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Maddie Montooth

Los Angeles, USA

Guangzhou, China

I’m working on accepting myself and my own identity and learning to embrace that rather than shy away and assimilate towards what everybody else around me is doing.

A cat looking at a window

My mom went to China to get me because she was older and couldn’t have children. She did a lot to immerse me into the culture, which I’m really grateful for. And it was up to me if I wanted to pursue that or not, but she always took me to Chinese school every Saturday for three hours and we celebrated Chinese New Year. I think she did the best she could, raising a child of a different ethnic background. I think that because I was in a predominantly white neighborhood and white school, I wanted to do everything to assimilate to that culture. I also didn’t like being told what to do. So I didn’t embrace Chinese culture as much as I wish I did. Looking back, I want to get more connected to my heritage because I’m very far from it.

Last semester, I was abroad and met this other girl whose name is also Maddie. She was adopted from one of the provinces close to mine and we felt that immediate connection. She was one of my only Asian friends and we’ve been pushing each other to get more into our culture. She added me into the Facebook group and hearing other people’s stories is the beginning for me of inspecting my own background. I feel like I’m in a weird in between with Chinese culture and American culture. So having this little adoptee community is nice because we finally have a place where we fit in. We can all inspire each other and ask for advice. So just having that I think is a start.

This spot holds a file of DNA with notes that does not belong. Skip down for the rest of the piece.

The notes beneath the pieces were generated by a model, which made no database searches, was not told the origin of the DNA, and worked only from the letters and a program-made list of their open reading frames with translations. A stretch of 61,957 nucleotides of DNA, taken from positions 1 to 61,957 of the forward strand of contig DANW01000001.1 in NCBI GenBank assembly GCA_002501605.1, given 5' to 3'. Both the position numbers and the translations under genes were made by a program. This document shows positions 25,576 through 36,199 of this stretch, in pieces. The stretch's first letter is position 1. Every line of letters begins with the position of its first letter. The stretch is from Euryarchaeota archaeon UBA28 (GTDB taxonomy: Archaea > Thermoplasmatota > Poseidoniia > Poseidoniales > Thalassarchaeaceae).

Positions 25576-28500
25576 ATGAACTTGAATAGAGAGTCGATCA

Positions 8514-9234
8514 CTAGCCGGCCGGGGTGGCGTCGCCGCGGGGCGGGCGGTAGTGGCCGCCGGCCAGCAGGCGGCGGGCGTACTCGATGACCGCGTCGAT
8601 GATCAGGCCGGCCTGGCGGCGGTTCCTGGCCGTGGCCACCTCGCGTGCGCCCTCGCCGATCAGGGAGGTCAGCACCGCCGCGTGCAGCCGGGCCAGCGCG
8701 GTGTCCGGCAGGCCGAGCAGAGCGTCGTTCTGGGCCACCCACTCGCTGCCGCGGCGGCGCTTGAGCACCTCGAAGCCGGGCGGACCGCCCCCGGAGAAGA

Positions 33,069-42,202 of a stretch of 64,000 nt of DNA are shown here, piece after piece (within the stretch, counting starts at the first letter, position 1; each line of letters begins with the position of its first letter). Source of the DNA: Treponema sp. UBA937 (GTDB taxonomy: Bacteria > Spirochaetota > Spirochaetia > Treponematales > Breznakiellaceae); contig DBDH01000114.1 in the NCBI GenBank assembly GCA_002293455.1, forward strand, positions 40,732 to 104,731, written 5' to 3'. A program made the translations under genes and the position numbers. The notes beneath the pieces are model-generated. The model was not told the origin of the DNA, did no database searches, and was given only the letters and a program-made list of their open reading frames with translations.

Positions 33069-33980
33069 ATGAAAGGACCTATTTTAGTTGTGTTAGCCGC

With the pandemic and everything happening against Chinese people, I’ve had a lot of time to reflect on microaggressions and I’ve normalized it so much that I didn’t realize how bad it was. I think the way I deal with that kind of stuff is I embrace it and I’ll make jokes. But I obviously added fuel to the fire and was doing more harm than good. When I was younger, people would see this little Chinese girl with white parents and say, “Is she yours?” or weird questions like that. People assumed that I wasn’t their child. But my mom would embrace it and say, “Yeah, she’s mine. We look just alike.” My family dealt with it by embracing the differences and turning it into humor. But people should be told off when it’s not appropriate.

I think I struggle with my personality and my character. I don’t think about things deeply enough to the point where it affects me, which isn’t great because I’ve normalized a lot of things that I don’t think are healthy. I also struggle with trying to be closer to my Chinese heritage and not knowing how to do that because I’m mostly surrounded by white people. I always have this weird struggle where I was too white washed to be Chinese but too Chinese to be with the white kids. I never felt excluded from the white group, but I was looked at differently because I didn’t blend in. I’m working on accepting myself and my own identity and learning to embrace that rather than shy away and assimilate towards what everybody else around me is doing.